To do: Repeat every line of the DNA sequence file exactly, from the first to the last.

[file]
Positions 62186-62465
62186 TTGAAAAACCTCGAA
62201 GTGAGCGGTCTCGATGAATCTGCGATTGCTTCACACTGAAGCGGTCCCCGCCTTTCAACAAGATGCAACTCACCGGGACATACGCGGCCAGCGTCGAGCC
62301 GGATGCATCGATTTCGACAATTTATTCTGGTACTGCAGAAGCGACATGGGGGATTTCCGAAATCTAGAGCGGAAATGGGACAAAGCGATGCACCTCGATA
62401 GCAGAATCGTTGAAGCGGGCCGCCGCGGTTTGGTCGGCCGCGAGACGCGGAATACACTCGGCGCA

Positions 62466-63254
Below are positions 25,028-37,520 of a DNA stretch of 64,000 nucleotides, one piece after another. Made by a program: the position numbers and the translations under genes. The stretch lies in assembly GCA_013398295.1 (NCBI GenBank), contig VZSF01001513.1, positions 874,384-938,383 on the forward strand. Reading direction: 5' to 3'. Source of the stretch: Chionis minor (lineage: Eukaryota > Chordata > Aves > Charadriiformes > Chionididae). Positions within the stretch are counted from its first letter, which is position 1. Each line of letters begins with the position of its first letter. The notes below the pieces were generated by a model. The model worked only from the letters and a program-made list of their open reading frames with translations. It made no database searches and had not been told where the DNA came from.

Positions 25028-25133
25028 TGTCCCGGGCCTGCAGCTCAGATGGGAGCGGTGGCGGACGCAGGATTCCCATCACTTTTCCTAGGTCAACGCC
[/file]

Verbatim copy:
Positions 62186-62465
62186 TTGAAAAACCTCGAA
62201 GTGAGCGGTCTCGATGAATCTGCGATTGCTTCACACTGAAGCGGTCCCCGCCTTTCAACAAGATGCAACTCACCGGGACATACGCGGCCAGCGTCGAGCC
62301 GGATGCATCGATTTCGACAATTTATTCTGGTACTGCAGAAGCGACATGGGGGATTTCCGAAATCTAGAGCGGAAATGGGACAAAGCGATGCACCTCGATA
62401 GCAGAATCGTTGAAGCGGGCCGCCGCGGTTTGGTCGGCCGCGAGACGCGGAATACACTCGGCGCA

Positions 62466-63254
Below are positions 25,028-37,520 of a DNA stretch of 64,000 nucleotides, one piece after another. Made by a program: the position numbers and the translations under genes. The stretch lies in assembly GCA_013398295.1 (NCBI GenBank), contig VZSF01001513.1, positions 874,384-938,383 on the forward strand. Reading direction: 5' to 3'. Source of the stretch: Chionis minor (lineage: Eukaryota > Chordata > Aves > Charadriiformes > Chionididae). Positions within the stretch are counted from its first letter, which is position 1. Each line of letters begins with the position of its first letter. The notes below the pieces were generated by a model. The model worked only from the letters and a program-made list of their open reading frames with translations. It made no database searches and had not been told where the DNA came from.

Positions 25028-25133
25028 TGTCCCGGGCCTGCAGCTCAGATGGGAGCGGTGGCGGACGCAGGATTCCCATCACTTTTCCTAGGTCAACGCC